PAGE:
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Shipyard President: We Are Driving Cost Out of New Carrier

Oct. 27, 2013 - 03:45AM   |  
By CHRISTOPHER P. CAVAS   |   Comments
The US aircraft carrier Gerald R. Ford is the largest warship ever built, and the first newly-designed carrier since the 1960s.
The US aircraft carrier Gerald R. Ford is the largest warship ever built, and the first newly-designed carrier since the 1960s. (Christopher P. Cavas / Staff)
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NEWPORT NEWS, VA. — The most expensive ship now under construction for the US Navy is the nuclear aircraft carrier Gerald R. Ford (CVN 78). Representing the first entirely new carrier design since the 1960s, the ship’s cost has risen more than 22 percent since construction was authorized in 2008 and is projected to hit $12.8 billion by the time it’s delivered in 2016.

Ford’s design embodies a number of new and untried technologies, chief among them new launch and recovery systems for aircraft and a new dual-band radar system. The Navy and Congress were aware at the time of authorization that a high level of risk was attached to perfecting each technology on time and on budget, and delays have contributed to the cost growth.

The Government Accountability Office (GAO) is a long-time critic of the CVN 78 program, and its reports have garnered considerable attention from analysts and other observers. A recent GAO report recommended slowing production of the next carrier, the John F. Kennedy (CVN 79), until costs on the first ship are better understood. But the shipbuilders at Newport News Shipbuilding bristle at many of the criticisms.

Matt Mulherin, president of the shipyard, addressed the carrier issue during an interview Oct. 22.

“There is a view out there that a typical first-of-class ship has over 30 percent cost growth over the baseline. Today we are at 22 percent. I am not saying that I am happy with that, but I think we have done an awfully good job of controlling the costs.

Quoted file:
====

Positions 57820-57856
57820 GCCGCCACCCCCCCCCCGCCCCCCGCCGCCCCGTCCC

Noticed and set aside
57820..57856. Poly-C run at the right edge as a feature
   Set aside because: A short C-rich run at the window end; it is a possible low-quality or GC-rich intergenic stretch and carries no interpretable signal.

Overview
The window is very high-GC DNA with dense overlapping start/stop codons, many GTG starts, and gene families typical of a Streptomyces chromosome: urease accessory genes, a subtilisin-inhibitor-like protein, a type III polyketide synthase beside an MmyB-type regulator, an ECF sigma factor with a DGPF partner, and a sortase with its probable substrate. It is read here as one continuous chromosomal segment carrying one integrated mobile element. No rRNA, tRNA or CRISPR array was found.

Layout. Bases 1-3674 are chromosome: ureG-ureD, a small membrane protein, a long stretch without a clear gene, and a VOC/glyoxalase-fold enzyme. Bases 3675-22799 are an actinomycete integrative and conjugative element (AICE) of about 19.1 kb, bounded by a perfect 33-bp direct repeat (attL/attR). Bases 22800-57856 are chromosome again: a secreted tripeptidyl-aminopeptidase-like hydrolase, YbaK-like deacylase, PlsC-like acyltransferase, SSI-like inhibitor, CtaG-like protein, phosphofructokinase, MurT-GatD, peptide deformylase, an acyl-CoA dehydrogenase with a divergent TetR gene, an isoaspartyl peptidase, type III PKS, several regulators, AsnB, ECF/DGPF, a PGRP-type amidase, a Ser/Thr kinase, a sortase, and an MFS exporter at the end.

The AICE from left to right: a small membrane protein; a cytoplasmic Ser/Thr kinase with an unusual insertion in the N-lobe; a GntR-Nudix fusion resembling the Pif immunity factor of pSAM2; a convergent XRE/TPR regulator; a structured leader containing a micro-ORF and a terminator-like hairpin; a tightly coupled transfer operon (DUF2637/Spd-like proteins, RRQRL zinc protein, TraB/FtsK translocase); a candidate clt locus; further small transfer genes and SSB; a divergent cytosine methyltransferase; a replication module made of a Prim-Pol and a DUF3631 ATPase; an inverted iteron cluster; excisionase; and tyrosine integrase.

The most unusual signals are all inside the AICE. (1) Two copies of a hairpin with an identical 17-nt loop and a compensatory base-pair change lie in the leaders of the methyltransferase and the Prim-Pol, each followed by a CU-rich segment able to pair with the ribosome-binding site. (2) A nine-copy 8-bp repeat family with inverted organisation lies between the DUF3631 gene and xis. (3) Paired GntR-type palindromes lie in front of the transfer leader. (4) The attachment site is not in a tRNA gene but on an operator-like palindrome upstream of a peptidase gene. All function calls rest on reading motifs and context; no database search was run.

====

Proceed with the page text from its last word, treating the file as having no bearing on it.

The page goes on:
“I think this ship is going together well — we are seeing the value of the product model, we are seeing the technologies that we were responsible for putting together [coming] to operational status. I know we are going to meet all the key performance parameters for the pieces of the ship that we’re driving to. I feel very good about the ship.”

Q. One of the chief worries about the ship’s construction was over the testing and delivery of the new electromagnetic aircraft launch system (EMALS), an item developed by the Navy and furnished to you for installation. Has that caused problems?

A. “Some of the government-furnished equipment — the EMALS, the advanced arresting gear — have been a challenge. But, with EMALS, I have all of the hardware inside the ship ... the catapults are coming together. We are on our plan on that stuff. Now are we going to have integration challenges? I think you would be a fool to say we are not going to. I tell you that is what we do; that is what we do well. We understand how this stuff works. I have had people up at [Joint Base McGuire-Dix-Lakehurst, N.J.] operating this stuff; they are qualified shooters. They are up there doing the test program so they know it quite well.

“So I feel pretty good about the fact that we are going to be able to bring this stuff all together. We are going to deliver, in 2016, a Gerald R. Ford that is a ready round. It is able to shoot [aircraft]; it is able to catch; it is going to have all its phased array antennas working. We are not far off our plan — we were supposed to launch this thing in July, and here we are four months late. That was to a date we set over 10 years ago. I wish I was on the plan, but I do not think we are in a terrible place. I think this has been a great ship, I really do, and I think it will be.”

Q. Citing the cost growth, the GAO warned recently that additional increases could come from “shipbuilder underperformance.”

A. “I know it is a lot of dollars, and 22 percent cost growth is a lot of money,” Mulherin said. “I think we are being good stewards of the taxpayers’ dollars as we are driving to deliver to the Navy the ship they want. I do not know that people really recognize that we pay attention to that. I get penalized for that cost growth. I am making these decisions trying to figure out how I drive to the least cost, and because that is in my best interest as well.

“I think we are going to see a different position for CVN 79, where that ship is going to go together better; it is going to be less cost — but building an aircraft carrier is an expensive thing.

“Everybody is going to be forced to go back to the requirements and say if I really need to drive costs out of here, what can I do? That is where we are as we get ready for CVN 79. I think we all have to look in our own houses and say how do we drive cost down? I have to do that; the Navy has to do that. That is where we are, but at least the Navy recognizes that the least cost for CVN 79 is if I stay on that plan for building the ship. Because we have laid out the most efficient build plan.

“We are being very effective; we are still implementing things; there is no end to what we are trying to do to drive costs out of this thing. We know we are in a position where none of us want to be. We are going to great lengths to try to figure out how we [become] much more efficient and how we build Kennedy.”

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